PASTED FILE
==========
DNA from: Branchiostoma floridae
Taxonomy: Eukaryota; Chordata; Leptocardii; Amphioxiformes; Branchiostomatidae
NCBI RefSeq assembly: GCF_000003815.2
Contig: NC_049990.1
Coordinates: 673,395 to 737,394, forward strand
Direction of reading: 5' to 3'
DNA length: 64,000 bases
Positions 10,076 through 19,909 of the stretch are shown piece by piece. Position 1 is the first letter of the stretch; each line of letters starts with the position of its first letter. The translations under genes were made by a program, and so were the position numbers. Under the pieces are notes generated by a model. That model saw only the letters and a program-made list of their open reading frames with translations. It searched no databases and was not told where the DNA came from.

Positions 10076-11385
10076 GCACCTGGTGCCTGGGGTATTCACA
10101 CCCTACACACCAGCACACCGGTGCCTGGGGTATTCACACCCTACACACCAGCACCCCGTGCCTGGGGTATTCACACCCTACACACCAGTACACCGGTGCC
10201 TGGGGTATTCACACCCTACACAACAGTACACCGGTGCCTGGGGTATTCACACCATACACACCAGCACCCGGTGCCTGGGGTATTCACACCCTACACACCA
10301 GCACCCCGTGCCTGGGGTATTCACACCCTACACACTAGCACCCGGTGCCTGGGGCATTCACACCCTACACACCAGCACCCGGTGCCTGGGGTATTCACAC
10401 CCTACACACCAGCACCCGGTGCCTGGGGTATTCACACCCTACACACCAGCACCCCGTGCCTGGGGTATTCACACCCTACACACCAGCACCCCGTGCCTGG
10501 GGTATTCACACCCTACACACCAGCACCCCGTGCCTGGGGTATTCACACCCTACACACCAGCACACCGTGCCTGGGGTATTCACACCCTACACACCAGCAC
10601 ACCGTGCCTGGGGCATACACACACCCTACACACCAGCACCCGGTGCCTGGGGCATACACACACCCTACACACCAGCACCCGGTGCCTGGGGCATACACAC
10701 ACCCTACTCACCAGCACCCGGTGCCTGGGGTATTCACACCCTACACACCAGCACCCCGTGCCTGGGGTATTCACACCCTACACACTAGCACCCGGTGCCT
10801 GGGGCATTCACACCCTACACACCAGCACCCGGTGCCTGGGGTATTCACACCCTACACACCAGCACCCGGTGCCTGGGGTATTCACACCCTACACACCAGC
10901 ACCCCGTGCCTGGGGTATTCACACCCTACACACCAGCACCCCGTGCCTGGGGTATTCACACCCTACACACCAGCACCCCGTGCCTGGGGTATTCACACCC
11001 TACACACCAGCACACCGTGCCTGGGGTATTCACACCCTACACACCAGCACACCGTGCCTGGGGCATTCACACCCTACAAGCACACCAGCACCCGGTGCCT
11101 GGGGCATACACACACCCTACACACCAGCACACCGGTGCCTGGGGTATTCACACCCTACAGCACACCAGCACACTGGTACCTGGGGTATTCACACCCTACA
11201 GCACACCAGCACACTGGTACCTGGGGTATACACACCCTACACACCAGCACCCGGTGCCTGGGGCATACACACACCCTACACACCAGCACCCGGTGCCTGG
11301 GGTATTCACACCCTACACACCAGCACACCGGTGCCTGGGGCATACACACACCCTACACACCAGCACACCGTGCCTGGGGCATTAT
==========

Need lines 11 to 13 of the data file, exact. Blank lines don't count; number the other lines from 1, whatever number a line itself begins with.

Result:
10101 CCCTACACACCAGCACACCGGTGCCTGGGGTATTCACACCCTACACACCAGCACCCCGTGCCTGGGGTATTCACACCCTACACACCAGTACACCGGTGCC
10201 TGGGGTATTCACACCCTACACAACAGTACACCGGTGCCTGGGGTATTCACACCATACACACCAGCACCCGGTGCCTGGGGTATTCACACCCTACACACCA
10301 GCACCCCGTGCCTGGGGTATTCACACCCTACACACTAGCACCCGGTGCCTGGGGCATTCACACCCTACACACCAGCACCCGGTGCCTGGGGTATTCACAC